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    ABSTRACT: Changes in the spread of disease-causing viruses into Australia, New Zealand and the Southwest Pacific are examined. Particular reference is made to the impact of reduced travel times between those areas and both Western Europe and Southeast Asia on the transfer of infectious human diseases, notably smallpox, measles, influenza and rubella. The likely consequences of increasing population size and decreasing remoteness on the entry of other infectious diseases are noted.
    No preview · Article · Jun 2008 · New Zealand Geographer
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    ABSTRACT: While there is a large literature on the form of epidemic waves in the time domain, models of their structure and shape in the spatial domain remain poorly developed. This paper concentrates on the changing spatial distribution of an epidemic wave over time and presents a simple method for identifying the leading and trailing edges of the spatial advance and retreat of such waves. Analysis of edge characteristics is used to (a) disaggregate waves into ‘swash’ and ‘backwash’ stages, (b) measure the phase transitions of areas from susceptible, S, through infective, I, to recovered, R, status (S → I → R) as dimensionless integrals and (c) estimate a spatial version of the basic reproduction number, R 0. The methods used are illustrated by application to measles waves in Iceland over a 60-year period from 1915 to 1974. Extensions of the methods for use with more complex waves are possible through modifying the threshold values used to define the start and end points of an event.
    Full-text · Article · Oct 2006 · Journal of Geographical Systems
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    ABSTRACT: Frequent ash fallout from long-lived eruptions (with active phases greater than 5 years) may lead to local populations experiencing unacceptably high cumulative exposures to respirable particulate matter. Ash from Montserrat has been shown to contain significant levels of cristobalite and other reactive agents that are associated with an increased risk of developing pneumoconiosis (including silicosis) and other long-term health problems. There are a number of difficulties associated with estimating risks in populations due to uncertain and wide ranging individual exposures, change in behaviour with time and the natural variation in individual response. Present estimates of risk in workers and other population groups are simplifications based on a limited number of exposure measurements taken on Montserrat (1996–1999), and exposure−response curves from epidemiological studies of coal workers exposed to siliceous dust. In this paper we present a method for calculating the long-term cumulative exposure to cristobalite from volcanic ash by Monte Carlo simulation. Code has been written to generate synthetic time series for volcanic activity, rainfall, ash deposition and erosion to give daily ash deposit values and cristobalite fraction at a range of locations. The daily mean personal exposure for PM10 and cristobalite is obtained by sampling from a probability distribution, with distribution parameters dependent on occupation, ground deposit depth and daily weather conditions. Output from multiple runs is processed to calculate the exceedance probability for cumulative exposure over a range of occupation types, locations and exposure periods. Results are interpreted in terms of current occupational standards, and epidemiological exposure−response functions for silicosis are applied to quantify the long-term health risk. Assuming continuing volcanic activity, median risk of silicosis (profusion 1/0 or higher) for an average adult after 20 years continuous exposure is estimated to be approximately 0.5% in northern Montserrat to 1.6% in Cork Hill. The occupational group with the highest exposure to ash are gardeners, with a corresponding 2% to 4% risk of silicosis. In situations where opportunities for in-depth exposure studies are limited, computer simulations provide a good indication of risk based on current expert knowledge. By running the code for a range of input scenarios, the cost-benefit of mitigation measures (such as a programme of active ash clearance) can be estimated. Results also may be used to identify situations where full exposure studies or fieldwork would be beneficial.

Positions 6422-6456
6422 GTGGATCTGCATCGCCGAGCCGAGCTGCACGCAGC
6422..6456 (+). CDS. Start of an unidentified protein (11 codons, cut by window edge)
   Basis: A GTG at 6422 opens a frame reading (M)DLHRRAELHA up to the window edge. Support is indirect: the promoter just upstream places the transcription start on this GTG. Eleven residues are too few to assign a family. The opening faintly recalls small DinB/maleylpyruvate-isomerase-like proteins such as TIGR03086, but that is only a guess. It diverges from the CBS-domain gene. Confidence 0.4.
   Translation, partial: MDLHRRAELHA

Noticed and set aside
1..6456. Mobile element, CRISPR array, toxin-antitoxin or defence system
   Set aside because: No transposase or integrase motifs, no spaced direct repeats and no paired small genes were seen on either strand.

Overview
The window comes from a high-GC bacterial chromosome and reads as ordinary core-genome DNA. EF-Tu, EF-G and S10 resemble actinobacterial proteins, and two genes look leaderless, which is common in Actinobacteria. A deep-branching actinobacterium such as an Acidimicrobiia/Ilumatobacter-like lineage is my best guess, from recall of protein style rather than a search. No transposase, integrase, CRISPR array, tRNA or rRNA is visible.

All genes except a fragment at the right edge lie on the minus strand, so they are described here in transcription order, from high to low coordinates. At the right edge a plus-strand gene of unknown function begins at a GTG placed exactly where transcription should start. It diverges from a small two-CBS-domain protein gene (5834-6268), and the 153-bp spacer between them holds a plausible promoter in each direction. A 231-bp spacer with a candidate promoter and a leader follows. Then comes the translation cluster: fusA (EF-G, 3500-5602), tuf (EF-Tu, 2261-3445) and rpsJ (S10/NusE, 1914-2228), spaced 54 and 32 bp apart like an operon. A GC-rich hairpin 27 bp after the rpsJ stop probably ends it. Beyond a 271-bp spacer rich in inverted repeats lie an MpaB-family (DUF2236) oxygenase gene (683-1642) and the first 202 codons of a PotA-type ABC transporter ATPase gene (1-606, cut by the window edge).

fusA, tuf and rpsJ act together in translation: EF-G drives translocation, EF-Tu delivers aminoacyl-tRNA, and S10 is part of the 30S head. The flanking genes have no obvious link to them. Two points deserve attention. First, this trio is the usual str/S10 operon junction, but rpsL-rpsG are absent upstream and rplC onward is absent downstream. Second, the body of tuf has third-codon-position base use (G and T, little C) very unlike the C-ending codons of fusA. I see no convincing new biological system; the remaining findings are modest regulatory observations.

No preview · Article · Jan 2006 · Bulletin of Volcanology
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BMC Ecology 05/2013; 13(1):16. DOI:10.1186/1472-6785-13-16
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